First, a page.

There Are No Unsacred Places

My pastor, Bob Henry, read this wonderful blog post this morning at Silverton Friends Church. The post is called "The Hill" and it was written by Mike Huber, pastor of West Hills Friends, a Quaker meeting in Portland. The blog post reminds me of something Wendell Berry wrote in a poem called "How To Be a Poet (to remind myself)":There are no unsacred places; there are only sacred places and desecrated places.The apostle Paul says followers of Jesus are ambassadors of reconciliation. That reconciliation work extends to - and is perhaps even rooted in - our particular places. Thus, … [Read more...]

The Taste of the Place

The Pines Vineyard

One of the keys to understanding Slow Church is captured in the seventeenth-century French phrase le goût de terroir, which can be translated “the taste of the place.”Carlo Petrini, co-founder of the Slow Food movement, writes often about terroir as “the combination of natural factors (soil, water, slope, height above sea level, vegetation, microclimate) and human ones (tradition and practice and cultivation) that gives a unique character to each small agricultural locality and the food grown, raised, made, and cooked there.” Thus, a Pinot noir from Oregon’s Willamette Valley takes on the t … [Read more...]

Brief Remarks at a Tree Dedication

Osakazuki

The arts and craft college where I work sits on an 11-acre wooded campus in Portland’s west hills. It’s a beautiful campus, built on the site of an old filbert orchard, and it bewitches almost everyone who visits.  A few years ago, the college put in two new beautiful, architecturally-significant buildings. Both buildings have been submitted for Silver LEED Certification. Unfortunately, a significant percentage of the old filbert orchard was destroyed during construction. (This was not part of the master plan.) Many faculty, staff, students, and alumni were understandably devastated at the loss … [Read more...]

Peak Oil and the Local Church

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At last weekend's Inhabit Conference in Seattle, I had the opportunity to co-facilitate (with Brandon Rhodes) a conversation on "peak oil and place." It was a lively and fascinating discussion. Near the end I asked a question that I also want to pose here.Cheap fossil fuel energy has underwritten modernity and more than a century of America's rapid economic growth. But the world's oil resources are going into irreversible decline, and gas prices are through the roof. For this reason and others (climate change, high food prices, high debt levels), we seem to have reached "the end of … [Read more...]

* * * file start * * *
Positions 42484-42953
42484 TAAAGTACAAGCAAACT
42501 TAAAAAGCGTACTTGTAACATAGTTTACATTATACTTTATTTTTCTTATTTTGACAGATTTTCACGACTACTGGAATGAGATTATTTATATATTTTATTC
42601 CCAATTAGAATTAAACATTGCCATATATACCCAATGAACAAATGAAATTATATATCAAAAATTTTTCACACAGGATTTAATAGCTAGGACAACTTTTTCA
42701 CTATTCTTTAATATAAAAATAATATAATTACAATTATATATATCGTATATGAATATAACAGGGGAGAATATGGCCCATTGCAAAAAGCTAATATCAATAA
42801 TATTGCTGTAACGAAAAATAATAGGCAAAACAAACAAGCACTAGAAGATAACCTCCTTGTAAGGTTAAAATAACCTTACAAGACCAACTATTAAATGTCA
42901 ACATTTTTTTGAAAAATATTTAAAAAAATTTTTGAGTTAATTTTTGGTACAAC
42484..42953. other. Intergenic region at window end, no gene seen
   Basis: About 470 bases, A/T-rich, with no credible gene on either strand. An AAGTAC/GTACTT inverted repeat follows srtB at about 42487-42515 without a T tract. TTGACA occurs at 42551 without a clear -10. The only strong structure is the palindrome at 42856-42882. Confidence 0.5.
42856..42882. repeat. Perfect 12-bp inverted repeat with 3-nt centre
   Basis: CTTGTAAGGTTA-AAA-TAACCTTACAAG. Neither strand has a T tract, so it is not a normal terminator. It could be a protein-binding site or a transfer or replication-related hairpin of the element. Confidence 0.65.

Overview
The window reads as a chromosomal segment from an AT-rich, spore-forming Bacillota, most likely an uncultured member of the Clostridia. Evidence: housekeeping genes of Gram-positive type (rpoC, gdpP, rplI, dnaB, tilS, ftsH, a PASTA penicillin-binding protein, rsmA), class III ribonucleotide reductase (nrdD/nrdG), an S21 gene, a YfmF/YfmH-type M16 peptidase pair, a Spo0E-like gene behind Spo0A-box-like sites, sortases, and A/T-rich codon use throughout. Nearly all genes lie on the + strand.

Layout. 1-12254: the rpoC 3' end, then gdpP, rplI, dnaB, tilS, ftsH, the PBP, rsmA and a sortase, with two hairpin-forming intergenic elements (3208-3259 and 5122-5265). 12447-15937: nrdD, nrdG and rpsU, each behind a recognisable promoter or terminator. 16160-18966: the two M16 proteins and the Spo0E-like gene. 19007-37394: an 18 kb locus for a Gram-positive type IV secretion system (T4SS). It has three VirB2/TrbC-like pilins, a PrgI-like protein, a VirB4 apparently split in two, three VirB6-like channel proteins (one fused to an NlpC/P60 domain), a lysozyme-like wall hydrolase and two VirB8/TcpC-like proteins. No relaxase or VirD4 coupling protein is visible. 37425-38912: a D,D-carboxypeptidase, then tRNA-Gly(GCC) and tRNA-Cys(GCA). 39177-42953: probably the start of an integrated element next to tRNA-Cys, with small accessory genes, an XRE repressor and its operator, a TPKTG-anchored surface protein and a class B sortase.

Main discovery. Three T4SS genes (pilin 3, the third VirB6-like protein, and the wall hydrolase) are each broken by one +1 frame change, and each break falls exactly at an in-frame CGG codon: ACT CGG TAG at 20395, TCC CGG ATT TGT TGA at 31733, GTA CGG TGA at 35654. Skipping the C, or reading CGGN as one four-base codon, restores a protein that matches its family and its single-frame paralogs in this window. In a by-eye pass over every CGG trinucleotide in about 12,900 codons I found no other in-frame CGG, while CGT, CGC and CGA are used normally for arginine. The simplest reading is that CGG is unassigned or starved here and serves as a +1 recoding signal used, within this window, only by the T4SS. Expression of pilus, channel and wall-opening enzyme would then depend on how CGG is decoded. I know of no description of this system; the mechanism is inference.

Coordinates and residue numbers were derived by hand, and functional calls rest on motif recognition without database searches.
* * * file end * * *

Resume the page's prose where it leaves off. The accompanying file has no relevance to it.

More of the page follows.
Learning Contentment (from Thomas Merton and Liberty Hyde Bailey)

Bailey-WNW

This is the second in my promised series of reflections on Liberty Hyde Bailey’s poetry.[ Bailey's collection of poems Wind and Weather, has just been released by The Englewood Review of Books as a bargain-priced Kindle ebook.  It's well worth it! ]Read the first post in the series here: Cultivating Wonder.Wind and WeatherPassengers on the cosmic sea We know not whence nor whither, -- 'Tis happiness enough to be Complete with wind and weather.This first and title poem in this collection of Bailey's poetry reflects the importance of contentment (and particularly with t … [Read more...]

Liberty Hyde Bailey Poetry Reflections

Bailey-WNW

One of the great gifts of my writing retreat at the Convent in Cincinnati last week (here's a glimpse inside the Convent's own story of stability, written by one of my fellow retreatants) was the realization of how important Liberty Hyde Bailey's work, and especially his poetry, has been in framing the concept of Slow Church in my head and in the life I share in community with others at Englewood Christian Church.Liberty Hyde Bailey was one of the most prominent American botanists of the early twentieth century, who taught at the university that would become Michigan State and then later … [Read more...]

Inhabit Conference

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One of the key convictions of Slow Church is that God's plan for reconciling all creation involves not only gathering a people, but gathering people in particular places that span the globe. The language of Englewood Christian Church's covenant (where Chris is a member) puts it this way: the church community is "a manifestation of the Body of Christ in a particular place."Happily, there is a vibrant conversation happening in the church now about the importance of placedness. Christianity Today's This Is Our City project is one example. So is Jonathan Wilson-Hargrove's essential book, The Wi … [Read more...]


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